Great New Zealand TV turn-off

Great New Zealand TV turn-off

The Great New Zealand Television Turn-Off 

In 1992 the New Zealand Library Association organised a campaign in association with the Friends of National Radio (Inc) called the ‘Great New Zealand Television Turn-Off’. This encouraged New Zealanders to turn off their televisions during Library Week (June 21-27) and instead read and take part in other activities. Television turn-offs had been run in the past, but this was the first national turn-off. The concept was endorsed by a number of well-known New Zealanders, including politicians and authors, but also had its share of critics.

Children, parents and teachers were the primary audience for the ‘Great New Zealand Television Turn-Off'. A $10,000 grant from the Lottery Grants Board enabled the organisers to contact 3000 schools and childcare centres about it. They produced a 35-page guidebook which included tips on how parents and teachers could encourage children to take part - and how children could persuade their parents. It also suggested projects that homes, schools, libraries and marae could try out during the week.

The campaign was publicly endorsed by a number of well-known New Zealanders. Among them were politicians, including Prime Minister Jim Bolger, the leader of the Opposition, Mike Moore, and the leader of NewLabour, Jim Anderton. Authors Keri Hulme and Margaret Mahy also lent their support. Mahy wrote the introduction to the guidebook, in which she remarked:

Television has nothing to fear from seven days with a reduced audience. It is too well established to be really vulnerable. But we, the television watchers, do have something to gain - we can become reacquainted with alternatives, and from this anchoring position, may become reacquainted with our ability to choose.

Television broadcasters certainly had no fear of the campaign. TV3 saw it as ‘silly’, while Television New Zealand described it as ‘bizarre’ and argued that ‘whenever a book is televised, it is very much in demand at libraries’. Others critical of the campaign included broadcaster Paul Holmes, who described it an ‘insult’ to hardworking broadcasters.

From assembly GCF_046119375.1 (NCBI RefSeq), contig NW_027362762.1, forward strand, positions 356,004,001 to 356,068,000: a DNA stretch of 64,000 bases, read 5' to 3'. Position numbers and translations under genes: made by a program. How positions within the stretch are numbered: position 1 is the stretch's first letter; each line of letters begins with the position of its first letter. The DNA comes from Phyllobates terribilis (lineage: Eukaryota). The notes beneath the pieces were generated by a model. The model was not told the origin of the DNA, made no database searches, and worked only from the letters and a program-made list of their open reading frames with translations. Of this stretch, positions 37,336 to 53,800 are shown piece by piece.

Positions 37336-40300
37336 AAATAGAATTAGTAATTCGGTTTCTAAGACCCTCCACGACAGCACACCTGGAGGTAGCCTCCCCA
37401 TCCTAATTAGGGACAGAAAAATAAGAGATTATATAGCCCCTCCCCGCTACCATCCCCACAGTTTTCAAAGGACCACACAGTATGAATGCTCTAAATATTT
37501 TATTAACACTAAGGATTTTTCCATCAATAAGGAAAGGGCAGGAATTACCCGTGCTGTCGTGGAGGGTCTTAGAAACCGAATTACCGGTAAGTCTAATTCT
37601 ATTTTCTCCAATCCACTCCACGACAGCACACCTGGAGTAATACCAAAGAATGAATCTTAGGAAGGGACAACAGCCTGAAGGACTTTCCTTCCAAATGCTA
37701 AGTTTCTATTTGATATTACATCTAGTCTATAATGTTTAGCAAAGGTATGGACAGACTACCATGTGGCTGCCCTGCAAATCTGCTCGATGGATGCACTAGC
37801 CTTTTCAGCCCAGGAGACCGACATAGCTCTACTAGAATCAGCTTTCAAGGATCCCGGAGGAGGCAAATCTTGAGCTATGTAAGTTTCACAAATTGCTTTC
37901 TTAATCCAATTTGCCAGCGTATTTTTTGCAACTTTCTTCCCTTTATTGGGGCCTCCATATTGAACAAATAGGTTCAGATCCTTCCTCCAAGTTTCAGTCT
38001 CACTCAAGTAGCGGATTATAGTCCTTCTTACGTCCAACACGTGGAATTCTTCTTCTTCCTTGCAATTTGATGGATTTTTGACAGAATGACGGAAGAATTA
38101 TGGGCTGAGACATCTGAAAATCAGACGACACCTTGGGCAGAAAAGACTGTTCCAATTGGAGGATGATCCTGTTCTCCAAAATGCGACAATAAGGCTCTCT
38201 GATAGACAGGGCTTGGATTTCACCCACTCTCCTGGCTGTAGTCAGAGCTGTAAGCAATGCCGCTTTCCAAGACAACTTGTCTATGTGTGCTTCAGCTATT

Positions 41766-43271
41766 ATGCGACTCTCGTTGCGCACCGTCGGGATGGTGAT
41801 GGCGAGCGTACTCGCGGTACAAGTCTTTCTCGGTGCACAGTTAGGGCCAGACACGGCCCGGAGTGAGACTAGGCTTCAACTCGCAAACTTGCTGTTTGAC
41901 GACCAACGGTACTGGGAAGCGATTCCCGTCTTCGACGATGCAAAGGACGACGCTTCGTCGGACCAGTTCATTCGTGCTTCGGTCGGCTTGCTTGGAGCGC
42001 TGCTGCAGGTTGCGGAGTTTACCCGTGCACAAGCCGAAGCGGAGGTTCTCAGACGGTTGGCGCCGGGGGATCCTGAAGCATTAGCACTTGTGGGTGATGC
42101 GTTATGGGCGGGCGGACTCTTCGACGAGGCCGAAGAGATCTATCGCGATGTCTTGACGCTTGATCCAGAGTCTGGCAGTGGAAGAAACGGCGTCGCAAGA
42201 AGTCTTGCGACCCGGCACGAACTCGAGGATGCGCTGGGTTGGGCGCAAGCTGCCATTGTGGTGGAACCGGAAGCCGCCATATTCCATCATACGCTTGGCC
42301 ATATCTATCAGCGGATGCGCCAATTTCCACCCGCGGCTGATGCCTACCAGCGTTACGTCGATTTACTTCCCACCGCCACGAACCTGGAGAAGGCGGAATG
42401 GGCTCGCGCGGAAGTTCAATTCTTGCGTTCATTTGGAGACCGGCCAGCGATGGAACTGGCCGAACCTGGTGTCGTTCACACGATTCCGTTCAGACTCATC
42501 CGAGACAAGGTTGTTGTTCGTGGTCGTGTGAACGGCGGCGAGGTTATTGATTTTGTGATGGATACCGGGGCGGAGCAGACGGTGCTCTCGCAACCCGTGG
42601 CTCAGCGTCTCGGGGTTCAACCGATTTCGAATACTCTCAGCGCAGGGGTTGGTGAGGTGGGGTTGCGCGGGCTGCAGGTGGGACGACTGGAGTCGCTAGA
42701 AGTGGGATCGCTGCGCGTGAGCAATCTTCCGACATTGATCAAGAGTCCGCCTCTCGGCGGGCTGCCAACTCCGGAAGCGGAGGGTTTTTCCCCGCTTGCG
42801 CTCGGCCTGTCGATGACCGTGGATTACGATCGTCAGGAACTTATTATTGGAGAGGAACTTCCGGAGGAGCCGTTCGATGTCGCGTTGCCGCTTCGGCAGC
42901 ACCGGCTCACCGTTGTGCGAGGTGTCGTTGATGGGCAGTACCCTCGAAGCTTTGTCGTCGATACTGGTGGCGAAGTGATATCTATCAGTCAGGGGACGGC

Both sides could eventually claim victory. During the turn-off campaign the average 24 hour viewing audience fell from 12% to 11% among those surveyed. AGB-McNair, the television research company which collected the data, did not regard this change as significant, and both broadcasters declared that they had not noticed any reduction in viewers. But Denis Dutton, one of the campaign's organisers, noted that this was a decline of almost 10%.

Whatever its success, it has been described as ‘the most noticed - or notorious - Library Week ever’. Library Week was held for more than 35 years, run by New Zealand's library association which became Library and Information Association New Zealand Aotearoa (LIANZA). In 2009 the Library Week theme was Escape, Explore, Discover: Ki te whai ao, ki te ao mārama. Its events included ‘NZ's biggest storytime’ on 12 August and ‘Love your library day’ on 14 August.

Update: the celebration of Library Week was last held nationally in 2010. Read a blog post by Alison Wallbutton relating to its demise.

Further information

  • LIANZA (
  • Sarah Clarkson, The great New Zealand television turn-off: handbook for parents, teachers, librarians, New Zealand Library Association, Wellington, 1992.

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